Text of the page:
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Soul Reaver Chess

By Robert Kalin


One 8x8 chess board with notation of location. 

One 64 square hexagon board with a corner of the hex's facing the opponent, not a flat side so there is no straight path to the other side of the board. The hexes arranged loosely into a square formation to mimic the square board. The hexes are labeled with notation to match squares on the regular board.


All pieces are setup as standard chess on the square board.


A standard chess set of playing pieces. 


Game objective: 

To get the king into checkmate.

Piece movement rules:

When a Rook is captured on the square board it is removed. (See primary unresolved rule for importance.)

When a Pawn is captured on the hex board it is removed.

The King, instead of moving, has the option of transporting to the corresponding notation point on the other board.

All other pieces when captured are transported to the corresponding notation point on the other board.

To get the King into checkmate he must be in check on both boards so that he can not escape from one board to the other and thus escape check.


Commonly used term: "Transport" referring to the movement of a playing piece from one board to the other.

Primary rule unresolved:

A Pawn can be transported back to the square board by landing on the hex whose notation corresponds to that of their own side's Rook. Then in the next move instead of a normal move it can be transported back to the square board as long as it is in an unoccupied square next to the aforementioned Rook.

This creates a problem with Pawn movement on the hex board. If the Pawn gets captured on the far side of the board then there is no way (with its normal Pawn one-way movements) to reach the Rook.

Secondary rule options: The aforementioned transport could possibly be used.

A. When a piece lands on the space matching the notation of the Rook it could be transported instantly and move ended. Instead of using a move for the act of transport itself.

B. For all other pieces instead of requiring capture to move back and forth. Basically using the Rooks as mobile 'portals' between boards. (So far proposed one way from the hex board to the square board.)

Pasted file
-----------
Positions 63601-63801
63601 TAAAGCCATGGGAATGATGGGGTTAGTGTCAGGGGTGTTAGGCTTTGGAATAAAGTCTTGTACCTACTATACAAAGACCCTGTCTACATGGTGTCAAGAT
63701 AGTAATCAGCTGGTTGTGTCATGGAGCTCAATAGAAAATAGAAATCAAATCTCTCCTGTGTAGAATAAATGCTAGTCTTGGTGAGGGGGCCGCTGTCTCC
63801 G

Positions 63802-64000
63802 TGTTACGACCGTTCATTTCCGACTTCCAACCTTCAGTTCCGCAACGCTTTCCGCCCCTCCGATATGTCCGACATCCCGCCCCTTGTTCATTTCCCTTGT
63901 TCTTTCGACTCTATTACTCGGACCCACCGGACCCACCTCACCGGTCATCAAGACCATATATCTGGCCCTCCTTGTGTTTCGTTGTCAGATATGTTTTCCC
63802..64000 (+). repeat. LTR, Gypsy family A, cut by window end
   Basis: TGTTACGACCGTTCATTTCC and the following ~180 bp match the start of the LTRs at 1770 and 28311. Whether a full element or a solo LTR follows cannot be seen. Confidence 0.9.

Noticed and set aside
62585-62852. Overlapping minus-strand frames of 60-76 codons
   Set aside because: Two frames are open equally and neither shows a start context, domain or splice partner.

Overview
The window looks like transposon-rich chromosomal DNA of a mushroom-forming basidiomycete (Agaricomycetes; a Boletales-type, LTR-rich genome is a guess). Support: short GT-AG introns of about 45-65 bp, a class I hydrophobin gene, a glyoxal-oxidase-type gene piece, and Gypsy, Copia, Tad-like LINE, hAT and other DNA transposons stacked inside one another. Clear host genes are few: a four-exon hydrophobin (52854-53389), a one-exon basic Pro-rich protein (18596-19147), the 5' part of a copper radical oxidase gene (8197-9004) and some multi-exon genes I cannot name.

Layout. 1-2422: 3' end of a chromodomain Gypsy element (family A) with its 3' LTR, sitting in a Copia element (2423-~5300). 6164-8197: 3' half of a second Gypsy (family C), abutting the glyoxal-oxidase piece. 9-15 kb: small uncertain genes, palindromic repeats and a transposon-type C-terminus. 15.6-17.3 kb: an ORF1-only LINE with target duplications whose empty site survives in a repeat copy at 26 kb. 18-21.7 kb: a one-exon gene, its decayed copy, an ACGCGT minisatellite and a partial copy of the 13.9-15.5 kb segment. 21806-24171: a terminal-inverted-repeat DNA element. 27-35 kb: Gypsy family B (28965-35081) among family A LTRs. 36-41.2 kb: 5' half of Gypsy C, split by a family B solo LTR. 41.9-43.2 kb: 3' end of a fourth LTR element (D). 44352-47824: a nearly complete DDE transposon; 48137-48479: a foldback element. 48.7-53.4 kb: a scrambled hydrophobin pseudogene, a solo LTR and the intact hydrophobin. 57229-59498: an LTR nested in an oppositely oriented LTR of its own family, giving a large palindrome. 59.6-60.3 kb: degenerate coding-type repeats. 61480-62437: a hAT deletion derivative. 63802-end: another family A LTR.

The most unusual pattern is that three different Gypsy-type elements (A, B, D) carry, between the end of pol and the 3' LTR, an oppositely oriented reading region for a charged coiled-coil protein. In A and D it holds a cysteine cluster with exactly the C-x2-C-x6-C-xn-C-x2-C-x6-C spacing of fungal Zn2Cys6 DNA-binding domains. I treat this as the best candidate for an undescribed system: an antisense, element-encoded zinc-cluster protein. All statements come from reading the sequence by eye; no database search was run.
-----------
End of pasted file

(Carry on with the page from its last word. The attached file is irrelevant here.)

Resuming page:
Primary problem:

Space occupation between boards.

Up to this point most of the moves are made irregardless of the placement of pieces on the other board. It is only with capture that it becomes a problem. When two pieces are captured on the same square and the piece originally captured on that square (now on a hex with same notation) has not moved.

Two primary events can occur.

A. X captured piece lands on top of Y piece on other board (and vice versa).

B. X captured piece lands on top of different X piece on the other board.

So far this game works to the point in which the errors creep in. If anyone has some ideas on how to handle this irregularity I would be glad to work with them on it.

Theme Note:

The "soul reaver" part of the chess game is inspired by how the primary character of a video game can go into a kind of spirit/shadow realm that seems like a twisted version of reality. In this case the square board represents the material realm and the hexagon board represents the Astral realm. As in the video game the primary character can transport from reality to the astral board at any time. (in this case capture). But it is the role of the Rook that acts as the stable gateway between realms. I know the correlation between the theme and current game play is not exact but is merely the inspiration.